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Conference calls are terrible. Amazon thinks Alexa can fix them

By Dave Gershgorn

Amazon is trying to make Alexa the new center of office life.

The company is building a new set of skills for the virtual assistant, as well as opening a marketplace for other companies to develop specific voice commands, according to reports from CNBC and the Wall Street Journal.

Alexa, which launched three years ago as a virtual assistant that could play music and answer simple questions, will now be tasked with booking conference rooms, setting up conference lines, and managing travel plans.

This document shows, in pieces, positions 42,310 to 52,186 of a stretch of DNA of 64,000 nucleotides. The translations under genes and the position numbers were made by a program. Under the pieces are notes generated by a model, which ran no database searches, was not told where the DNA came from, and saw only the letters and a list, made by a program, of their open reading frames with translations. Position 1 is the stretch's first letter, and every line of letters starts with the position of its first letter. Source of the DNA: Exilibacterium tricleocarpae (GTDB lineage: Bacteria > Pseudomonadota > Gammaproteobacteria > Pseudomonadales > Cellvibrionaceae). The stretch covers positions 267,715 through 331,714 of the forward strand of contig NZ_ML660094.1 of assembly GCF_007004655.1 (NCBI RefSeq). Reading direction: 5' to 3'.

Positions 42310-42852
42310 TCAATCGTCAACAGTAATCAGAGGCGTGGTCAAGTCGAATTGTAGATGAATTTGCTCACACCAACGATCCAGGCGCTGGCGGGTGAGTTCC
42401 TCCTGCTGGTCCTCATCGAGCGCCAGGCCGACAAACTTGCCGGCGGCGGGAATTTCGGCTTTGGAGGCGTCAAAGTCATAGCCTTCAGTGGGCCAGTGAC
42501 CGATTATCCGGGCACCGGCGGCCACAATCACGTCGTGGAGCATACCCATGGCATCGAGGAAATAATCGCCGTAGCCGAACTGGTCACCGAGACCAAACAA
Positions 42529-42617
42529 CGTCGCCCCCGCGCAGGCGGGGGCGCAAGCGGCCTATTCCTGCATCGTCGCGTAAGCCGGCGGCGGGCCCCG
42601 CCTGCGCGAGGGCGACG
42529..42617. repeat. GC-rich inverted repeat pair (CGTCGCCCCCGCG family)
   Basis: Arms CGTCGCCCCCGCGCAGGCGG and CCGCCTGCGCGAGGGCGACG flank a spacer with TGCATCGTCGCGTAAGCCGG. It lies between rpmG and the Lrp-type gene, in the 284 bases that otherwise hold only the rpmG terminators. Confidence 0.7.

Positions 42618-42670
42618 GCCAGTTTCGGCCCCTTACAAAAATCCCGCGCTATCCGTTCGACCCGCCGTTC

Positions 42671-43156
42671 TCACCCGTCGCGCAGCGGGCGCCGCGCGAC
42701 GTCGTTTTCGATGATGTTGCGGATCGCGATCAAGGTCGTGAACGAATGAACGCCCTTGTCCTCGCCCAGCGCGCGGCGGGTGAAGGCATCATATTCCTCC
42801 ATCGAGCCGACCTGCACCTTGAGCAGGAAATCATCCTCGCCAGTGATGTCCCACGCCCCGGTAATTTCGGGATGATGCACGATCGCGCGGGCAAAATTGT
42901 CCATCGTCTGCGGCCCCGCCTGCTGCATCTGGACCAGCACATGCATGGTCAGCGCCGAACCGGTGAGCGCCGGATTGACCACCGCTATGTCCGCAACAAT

With a single command, (“Alexa, start the meeting”) the virtual assistant could be able to turn off the room’s lights, lower blinds, and start a project, according to WSJ. Alexa already has the ability to make calls to other Alexa devices; the new software would expand that capability.

Companies like WeWork and SAP’s Concur are already building software for Alexa that allows it to enable workers to control the temperature, lights, and conference systems in conference rooms, or ask Alexa when they should leave to catch a flight.

As companies like Apple have learned, having a dedicated ecosystem of developers working to bring software to your platform can mean life or death for your product; Amazon has built about 20,000 skills for the platform, while others like Microsoft’s Cortana only have about 200. The jury is still out on whether people will actually use those skills.

Amazon is expected to launch the business-focused initiative Thursday (Nov. 30), at its re:Invent developer conference.